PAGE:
In nineteenth-century France, Colette lives a life of apparent perfection, one that others would envy. To the casual observer, she has everything any woman could ever desire-she shares a mansion with servants with her handsome, successful husband and their three beautiful children. Hers is a perfect life in perfect order-yet, she longs for more.
One day, a chance encounter with a redheaded man awakens something in Collette, and now nothing will ever be the same. There is no room in her life for what is about to happen.
She feels trapped and yearns for more. On one hand, she is caught in a web of marital obligations to a man who seems more passionate about numbers and business deals than he is about his wife. On the other, her passions-her deep love for her children and art-seem to soften the bitter blow of emotional disappointment. A new breath of life and hope appears when the red-haired man known only as Vincent encourages her to embrace her other artistic talents.
Torn between society's expectations and her deep-seated desire for Vincent and all he represents, Colette must make a choice. She has found her passion, no matter how unconventional it may appear. This is a love she can't deny-but is she willing to pay the price for that love?
Everything that was once perfect is perfect no longer.
|Product dimensions:||6.00(w) x 9.00(h) x 0.66(d)|
Read an Excerpt
The Red Haired Man
By Marie Tapia
iUniverse, Inc.Copyright © 2013 Marie Tapia
All rights reserved.
With my aging hands I place a tattered, tearstained sepia photo close to my heart.
I loved that photo. So did he.
"Are you wearing the hat?" he'd ask.
"Of course." I'd laugh. That round, dark-green felt hat with a black veil heralded a day of freedom.
Freedom—to most a simple word.
For me it was synonymous with air, with life itself. The days I left that house were blue-skied, hope-filled days no matter what the weather.
A couple of hours to look at shops, sit in an outside café were my freedom. There was a particular outside café, my favorite. The green-and-white awning shaded a round table with a crisply-ironed white cloth. A small, clear glass vase held freshly cut flowers of the day. Black wrought-iron chairs graced the tables waiting for customers.
As I sat there, shaded from the midmorning sun, I sipped my coffee without a care in the world. Life was beautiful there, full of surprises.
Anything is possible in my daydream. I slip deep in that reverie. I am an artist with her own studio. People come to me from all over the city to select paintings for their homes.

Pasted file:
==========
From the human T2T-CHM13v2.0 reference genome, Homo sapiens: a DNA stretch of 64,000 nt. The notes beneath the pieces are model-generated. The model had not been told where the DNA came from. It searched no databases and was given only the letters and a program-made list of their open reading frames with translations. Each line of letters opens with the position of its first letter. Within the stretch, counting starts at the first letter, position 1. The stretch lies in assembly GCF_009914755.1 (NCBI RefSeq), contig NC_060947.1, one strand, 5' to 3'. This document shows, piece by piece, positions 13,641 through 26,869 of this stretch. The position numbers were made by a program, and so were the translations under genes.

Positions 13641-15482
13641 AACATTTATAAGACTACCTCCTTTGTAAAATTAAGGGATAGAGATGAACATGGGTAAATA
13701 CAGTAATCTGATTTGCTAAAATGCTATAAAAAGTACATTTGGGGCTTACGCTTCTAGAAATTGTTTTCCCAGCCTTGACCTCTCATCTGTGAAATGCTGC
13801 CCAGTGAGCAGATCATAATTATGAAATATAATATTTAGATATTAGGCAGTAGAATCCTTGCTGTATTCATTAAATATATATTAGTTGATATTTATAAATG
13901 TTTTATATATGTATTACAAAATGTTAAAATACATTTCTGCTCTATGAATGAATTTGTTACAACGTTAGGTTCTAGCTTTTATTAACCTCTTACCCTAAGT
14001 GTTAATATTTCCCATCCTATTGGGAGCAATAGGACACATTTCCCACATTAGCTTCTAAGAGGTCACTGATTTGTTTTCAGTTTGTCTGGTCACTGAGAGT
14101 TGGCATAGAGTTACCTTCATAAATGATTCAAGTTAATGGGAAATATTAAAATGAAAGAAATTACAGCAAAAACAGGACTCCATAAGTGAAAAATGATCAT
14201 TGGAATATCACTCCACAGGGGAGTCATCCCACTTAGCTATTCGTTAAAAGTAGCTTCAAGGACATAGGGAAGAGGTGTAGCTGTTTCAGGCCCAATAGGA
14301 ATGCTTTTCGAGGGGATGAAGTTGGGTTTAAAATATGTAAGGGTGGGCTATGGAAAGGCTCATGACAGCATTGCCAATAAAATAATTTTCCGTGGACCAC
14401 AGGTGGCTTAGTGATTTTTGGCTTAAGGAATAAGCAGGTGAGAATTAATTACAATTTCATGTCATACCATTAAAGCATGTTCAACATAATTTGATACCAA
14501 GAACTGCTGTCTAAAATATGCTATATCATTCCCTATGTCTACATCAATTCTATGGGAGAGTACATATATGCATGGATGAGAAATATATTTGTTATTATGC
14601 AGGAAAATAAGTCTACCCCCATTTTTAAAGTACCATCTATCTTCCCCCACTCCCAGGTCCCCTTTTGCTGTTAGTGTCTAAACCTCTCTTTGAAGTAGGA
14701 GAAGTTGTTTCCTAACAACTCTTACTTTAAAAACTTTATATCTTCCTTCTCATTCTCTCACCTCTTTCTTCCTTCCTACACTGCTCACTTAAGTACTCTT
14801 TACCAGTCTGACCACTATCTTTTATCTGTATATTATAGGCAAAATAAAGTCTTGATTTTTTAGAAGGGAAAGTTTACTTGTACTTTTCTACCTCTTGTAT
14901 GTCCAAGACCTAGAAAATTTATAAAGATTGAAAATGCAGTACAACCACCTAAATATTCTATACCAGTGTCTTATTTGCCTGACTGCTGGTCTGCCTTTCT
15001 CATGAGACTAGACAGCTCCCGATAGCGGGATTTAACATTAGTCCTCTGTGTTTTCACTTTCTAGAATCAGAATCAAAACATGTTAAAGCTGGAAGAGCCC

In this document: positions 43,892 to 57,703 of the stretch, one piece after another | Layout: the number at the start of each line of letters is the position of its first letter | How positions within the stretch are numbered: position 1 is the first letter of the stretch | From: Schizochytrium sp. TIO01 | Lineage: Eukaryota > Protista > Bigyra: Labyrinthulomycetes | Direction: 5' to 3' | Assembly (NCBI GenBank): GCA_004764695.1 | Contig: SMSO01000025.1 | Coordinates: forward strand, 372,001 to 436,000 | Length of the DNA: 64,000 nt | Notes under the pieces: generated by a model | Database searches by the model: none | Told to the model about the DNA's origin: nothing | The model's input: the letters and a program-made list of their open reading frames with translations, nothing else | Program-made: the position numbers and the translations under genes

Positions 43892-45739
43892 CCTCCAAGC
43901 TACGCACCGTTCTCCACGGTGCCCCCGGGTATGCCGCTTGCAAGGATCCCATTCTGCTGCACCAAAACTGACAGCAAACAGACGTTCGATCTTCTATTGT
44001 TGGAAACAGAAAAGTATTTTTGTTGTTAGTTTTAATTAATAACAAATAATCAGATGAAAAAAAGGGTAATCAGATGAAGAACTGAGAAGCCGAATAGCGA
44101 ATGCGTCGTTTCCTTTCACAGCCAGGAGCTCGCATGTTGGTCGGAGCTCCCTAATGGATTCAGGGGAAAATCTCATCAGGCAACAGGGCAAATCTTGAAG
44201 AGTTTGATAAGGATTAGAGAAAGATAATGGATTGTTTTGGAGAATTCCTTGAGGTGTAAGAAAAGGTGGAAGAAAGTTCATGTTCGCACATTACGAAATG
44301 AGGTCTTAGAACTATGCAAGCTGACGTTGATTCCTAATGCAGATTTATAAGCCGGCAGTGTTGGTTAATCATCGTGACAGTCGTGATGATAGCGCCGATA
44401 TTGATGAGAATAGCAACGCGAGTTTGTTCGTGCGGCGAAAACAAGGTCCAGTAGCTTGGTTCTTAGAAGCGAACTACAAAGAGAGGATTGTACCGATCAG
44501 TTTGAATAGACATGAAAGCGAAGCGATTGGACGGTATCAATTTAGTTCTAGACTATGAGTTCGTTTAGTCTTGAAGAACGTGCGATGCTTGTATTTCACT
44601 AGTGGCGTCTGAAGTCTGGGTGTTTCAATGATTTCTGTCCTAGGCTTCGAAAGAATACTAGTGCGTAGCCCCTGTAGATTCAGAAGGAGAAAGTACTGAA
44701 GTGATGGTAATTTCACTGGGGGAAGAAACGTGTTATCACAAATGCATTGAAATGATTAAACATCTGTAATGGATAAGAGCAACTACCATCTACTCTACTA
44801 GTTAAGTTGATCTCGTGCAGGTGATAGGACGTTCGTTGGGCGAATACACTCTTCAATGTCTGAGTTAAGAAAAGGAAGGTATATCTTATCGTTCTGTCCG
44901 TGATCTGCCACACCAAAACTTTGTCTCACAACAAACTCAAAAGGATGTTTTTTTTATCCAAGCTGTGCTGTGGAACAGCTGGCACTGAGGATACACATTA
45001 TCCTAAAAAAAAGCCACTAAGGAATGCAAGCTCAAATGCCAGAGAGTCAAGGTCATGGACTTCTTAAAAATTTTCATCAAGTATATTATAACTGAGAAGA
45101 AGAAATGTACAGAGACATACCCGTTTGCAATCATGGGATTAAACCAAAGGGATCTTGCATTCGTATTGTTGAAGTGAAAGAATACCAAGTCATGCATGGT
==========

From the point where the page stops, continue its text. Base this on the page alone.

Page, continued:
The studio's anteroom contains highly polished, impeccably crafted wood furnishings similar to those of an upscale Victorian home. Here my clients can view their prospective purchases at leisure.
"Bonjour, Madame," booms a boisterous, red-haired gentleman, jolting me from my daydream. "Lovely hat," he muses.
I look up at him with a nervous smile. He returns a warm glance as he hurries down the street, tipping his top hat in my direction.
I am curious. His red hair, piercing blue eyes, and prominent features tell me he is from another country. Why is he here, looking so out of place in his well-worn, blue-gray suit and slightly scuffed black shoes?
He seems a stranger to the voice of the city, yet he walks with a definite purpose.
As I lean slightly out of my chair, I peer around the people walking down the street. He turns the corner, vanishing in the blink of an eye.
I finish my strong coffee and leave a generous gratuity. Hurriedly turning around the corner, I follow in his direction.
Out of breath, I slow my pace as I make my way down the street, searching for the red-haired man. Stores and apartments line both sides of the street. Perhaps he went farther down, not even stopping on this street.
I keep walking, something inside of me pushing me forward without a care in the world. I scan each doorway and shop window until—there he is.
Inside the window of this store I can see his red hair, back to the window, wildly gesturing toward the rows and rows of prints and paintings that lined the walls.
The customer, a well-dressed, middle-aged woman, is absorbed in conversation with him. Neither of them notice me peering in the recently washed window.
I look above me at the swaying sign. A hand-painted, gold-leafed border accentuates the reddish-maroon, wooden sign. Raised gold letters read:
Goupil & Cie, Editeurs
So this is where he hurried off to—an art gallery. Does he work there? Is he consulting? I've been here before with Andre. Why have I never seen him?